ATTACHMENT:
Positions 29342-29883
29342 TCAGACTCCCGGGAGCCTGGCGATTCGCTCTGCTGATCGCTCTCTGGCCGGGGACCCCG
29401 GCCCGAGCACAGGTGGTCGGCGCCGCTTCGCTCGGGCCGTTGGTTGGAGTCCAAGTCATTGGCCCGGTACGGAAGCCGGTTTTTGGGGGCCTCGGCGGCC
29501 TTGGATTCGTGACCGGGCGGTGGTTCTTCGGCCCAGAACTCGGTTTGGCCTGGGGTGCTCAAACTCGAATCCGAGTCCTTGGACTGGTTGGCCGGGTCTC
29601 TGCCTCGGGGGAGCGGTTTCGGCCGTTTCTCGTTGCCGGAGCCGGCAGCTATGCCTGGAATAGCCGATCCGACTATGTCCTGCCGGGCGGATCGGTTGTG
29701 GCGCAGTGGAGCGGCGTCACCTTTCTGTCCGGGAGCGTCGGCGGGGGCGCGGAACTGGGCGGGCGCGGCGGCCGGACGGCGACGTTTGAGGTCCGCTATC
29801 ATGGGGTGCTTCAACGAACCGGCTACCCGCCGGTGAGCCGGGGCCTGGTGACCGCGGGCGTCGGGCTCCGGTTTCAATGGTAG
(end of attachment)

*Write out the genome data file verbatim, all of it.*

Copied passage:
Positions 29342-29883
29342 TCAGACTCCCGGGAGCCTGGCGATTCGCTCTGCTGATCGCTCTCTGGCCGGGGACCCCG
29401 GCCCGAGCACAGGTGGTCGGCGCCGCTTCGCTCGGGCCGTTGGTTGGAGTCCAAGTCATTGGCCCGGTACGGAAGCCGGTTTTTGGGGGCCTCGGCGGCC
29501 TTGGATTCGTGACCGGGCGGTGGTTCTTCGGCCCAGAACTCGGTTTGGCCTGGGGTGCTCAAACTCGAATCCGAGTCCTTGGACTGGTTGGCCGGGTCTC
29601 TGCCTCGGGGGAGCGGTTTCGGCCGTTTCTCGTTGCCGGAGCCGGCAGCTATGCCTGGAATAGCCGATCCGACTATGTCCTGCCGGGCGGATCGGTTGTG
29701 GCGCAGTGGAGCGGCGTCACCTTTCTGTCCGGGAGCGTCGGCGGGGGCGCGGAACTGGGCGGGCGCGGCGGCCGGACGGCGACGTTTGAGGTCCGCTATC
29801 ATGGGGTGCTTCAACGAACCGGCTACCCGCCGGTGAGCCGGGGCCTGGTGACCGCGGGCGTCGGGCTCCGGTTTCAATGGTAG